It seems to me that if you give a writer the choice of living in heaven or hell, he chooses hell... there’s much more literary material there.
Gabriel Garcia Marquez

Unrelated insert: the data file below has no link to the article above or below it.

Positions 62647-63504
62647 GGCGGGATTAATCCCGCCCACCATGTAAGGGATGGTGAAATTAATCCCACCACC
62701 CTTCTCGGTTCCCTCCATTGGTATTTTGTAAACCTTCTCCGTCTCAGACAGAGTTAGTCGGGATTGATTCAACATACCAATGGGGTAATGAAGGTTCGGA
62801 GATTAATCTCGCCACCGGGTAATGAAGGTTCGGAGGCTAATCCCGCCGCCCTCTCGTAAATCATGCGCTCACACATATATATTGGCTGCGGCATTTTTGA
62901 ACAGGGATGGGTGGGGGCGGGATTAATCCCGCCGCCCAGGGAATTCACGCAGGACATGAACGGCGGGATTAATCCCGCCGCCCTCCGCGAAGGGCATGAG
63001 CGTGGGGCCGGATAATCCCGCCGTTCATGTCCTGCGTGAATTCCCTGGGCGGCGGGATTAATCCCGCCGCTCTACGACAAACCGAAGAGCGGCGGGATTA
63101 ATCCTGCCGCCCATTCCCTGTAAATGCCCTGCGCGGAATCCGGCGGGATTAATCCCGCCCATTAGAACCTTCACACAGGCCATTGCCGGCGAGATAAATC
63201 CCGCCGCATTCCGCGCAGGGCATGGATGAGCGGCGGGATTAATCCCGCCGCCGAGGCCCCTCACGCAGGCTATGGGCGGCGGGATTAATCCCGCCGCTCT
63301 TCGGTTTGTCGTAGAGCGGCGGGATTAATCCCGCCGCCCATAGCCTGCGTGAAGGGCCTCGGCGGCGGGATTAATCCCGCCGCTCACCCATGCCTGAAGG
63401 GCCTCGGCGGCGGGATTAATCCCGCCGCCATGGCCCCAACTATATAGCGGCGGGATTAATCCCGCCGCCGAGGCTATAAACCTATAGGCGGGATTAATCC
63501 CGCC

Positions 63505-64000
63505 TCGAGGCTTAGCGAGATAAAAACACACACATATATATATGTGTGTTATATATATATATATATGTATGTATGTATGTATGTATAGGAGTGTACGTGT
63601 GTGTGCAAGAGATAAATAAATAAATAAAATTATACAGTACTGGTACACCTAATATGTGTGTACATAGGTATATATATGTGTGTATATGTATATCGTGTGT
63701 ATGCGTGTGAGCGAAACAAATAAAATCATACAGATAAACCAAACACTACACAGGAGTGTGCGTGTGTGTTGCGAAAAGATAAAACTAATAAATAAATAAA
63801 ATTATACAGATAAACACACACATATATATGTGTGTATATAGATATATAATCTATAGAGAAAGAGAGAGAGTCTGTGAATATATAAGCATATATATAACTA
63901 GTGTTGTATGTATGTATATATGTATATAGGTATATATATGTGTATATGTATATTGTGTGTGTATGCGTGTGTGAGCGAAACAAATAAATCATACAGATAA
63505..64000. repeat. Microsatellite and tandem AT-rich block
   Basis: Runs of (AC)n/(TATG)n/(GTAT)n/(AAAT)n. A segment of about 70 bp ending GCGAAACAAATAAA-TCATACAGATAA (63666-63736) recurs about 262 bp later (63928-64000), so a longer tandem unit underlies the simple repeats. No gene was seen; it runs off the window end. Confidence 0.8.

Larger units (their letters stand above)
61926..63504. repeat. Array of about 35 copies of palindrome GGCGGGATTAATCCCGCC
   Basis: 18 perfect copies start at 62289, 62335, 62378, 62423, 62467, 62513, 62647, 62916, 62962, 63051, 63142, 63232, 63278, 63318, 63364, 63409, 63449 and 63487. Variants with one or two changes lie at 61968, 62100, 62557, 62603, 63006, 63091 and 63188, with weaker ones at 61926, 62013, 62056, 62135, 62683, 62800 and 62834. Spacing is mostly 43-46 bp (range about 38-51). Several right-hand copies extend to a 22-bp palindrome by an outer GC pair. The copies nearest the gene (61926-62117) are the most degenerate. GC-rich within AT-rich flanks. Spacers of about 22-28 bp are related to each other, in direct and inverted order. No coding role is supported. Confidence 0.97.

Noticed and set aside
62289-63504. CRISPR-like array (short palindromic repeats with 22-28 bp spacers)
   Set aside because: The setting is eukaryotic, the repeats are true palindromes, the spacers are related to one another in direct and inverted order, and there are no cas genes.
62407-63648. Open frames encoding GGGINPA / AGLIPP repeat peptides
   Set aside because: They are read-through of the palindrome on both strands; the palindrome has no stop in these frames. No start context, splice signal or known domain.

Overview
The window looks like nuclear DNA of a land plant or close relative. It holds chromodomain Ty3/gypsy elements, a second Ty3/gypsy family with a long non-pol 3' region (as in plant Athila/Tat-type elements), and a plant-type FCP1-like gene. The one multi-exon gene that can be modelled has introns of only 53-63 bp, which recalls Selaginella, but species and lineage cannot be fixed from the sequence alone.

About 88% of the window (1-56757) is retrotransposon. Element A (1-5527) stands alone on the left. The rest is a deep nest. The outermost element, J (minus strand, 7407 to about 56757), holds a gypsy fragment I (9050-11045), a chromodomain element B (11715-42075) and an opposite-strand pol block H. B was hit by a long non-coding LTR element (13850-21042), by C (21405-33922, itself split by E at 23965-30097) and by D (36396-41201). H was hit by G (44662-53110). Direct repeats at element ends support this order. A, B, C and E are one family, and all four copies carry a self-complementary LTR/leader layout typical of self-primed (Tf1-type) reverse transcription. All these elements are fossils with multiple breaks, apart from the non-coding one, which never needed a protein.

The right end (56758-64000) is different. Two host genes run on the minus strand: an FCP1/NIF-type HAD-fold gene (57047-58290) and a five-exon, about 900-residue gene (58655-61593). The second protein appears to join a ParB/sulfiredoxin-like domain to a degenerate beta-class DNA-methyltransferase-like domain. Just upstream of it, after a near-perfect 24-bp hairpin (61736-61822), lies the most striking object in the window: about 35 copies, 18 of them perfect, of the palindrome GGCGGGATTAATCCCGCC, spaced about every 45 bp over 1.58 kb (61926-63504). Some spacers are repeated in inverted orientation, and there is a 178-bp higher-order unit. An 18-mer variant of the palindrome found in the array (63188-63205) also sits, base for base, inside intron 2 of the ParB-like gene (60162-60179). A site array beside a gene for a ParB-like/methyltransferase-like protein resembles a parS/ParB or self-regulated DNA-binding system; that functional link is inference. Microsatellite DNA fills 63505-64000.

BACK WHEN TERMS SUCH AS ‘Third World’ and ‘Non-Aligned’ were current, European and American writers and artists found Calcutta the most fascinating metropolis in India. Louis Malle, Dominique Lapierre, Gunter Grass and Roland Joffé each took his turn at interpreting that city, a byword for poverty and misery assuaged by the ministrations of Mother Theresa and her Missionaries of Charity. After 1991, Calcutta’s particular kind of suffering, having ceased to adequately reflect the new order and new chaos of the post-Soviet world, grew increasingly irrelevant to the concerns of intellectuals. Bombay, as it was then officially named, made a far better hell in the time of globalisation: gaudy, violent, innovative and atavistic, it offered a higher contrast ratio than most minds could register. Films and books set in Mumbai generally have fared better in critical estimation than Calcutta-focused efforts. Suketu Mehta’s Maximum City was a Pulitzer Prize finalist and Danny Boyle’s Slumdog Millionaire won awards by the bushelful, including an Academy Award for Best Picture. Katherine Boo’s Behind the Beautiful Forevers: Life, Death, and Hope in a Mumbai Undercity promises to continue that trend. It is the best non-fiction narrative about contemporary India I have read, a definitive account of slum life published at a time when Mumbai looks set to hand over to Delhi the title of India’s most compelling city.
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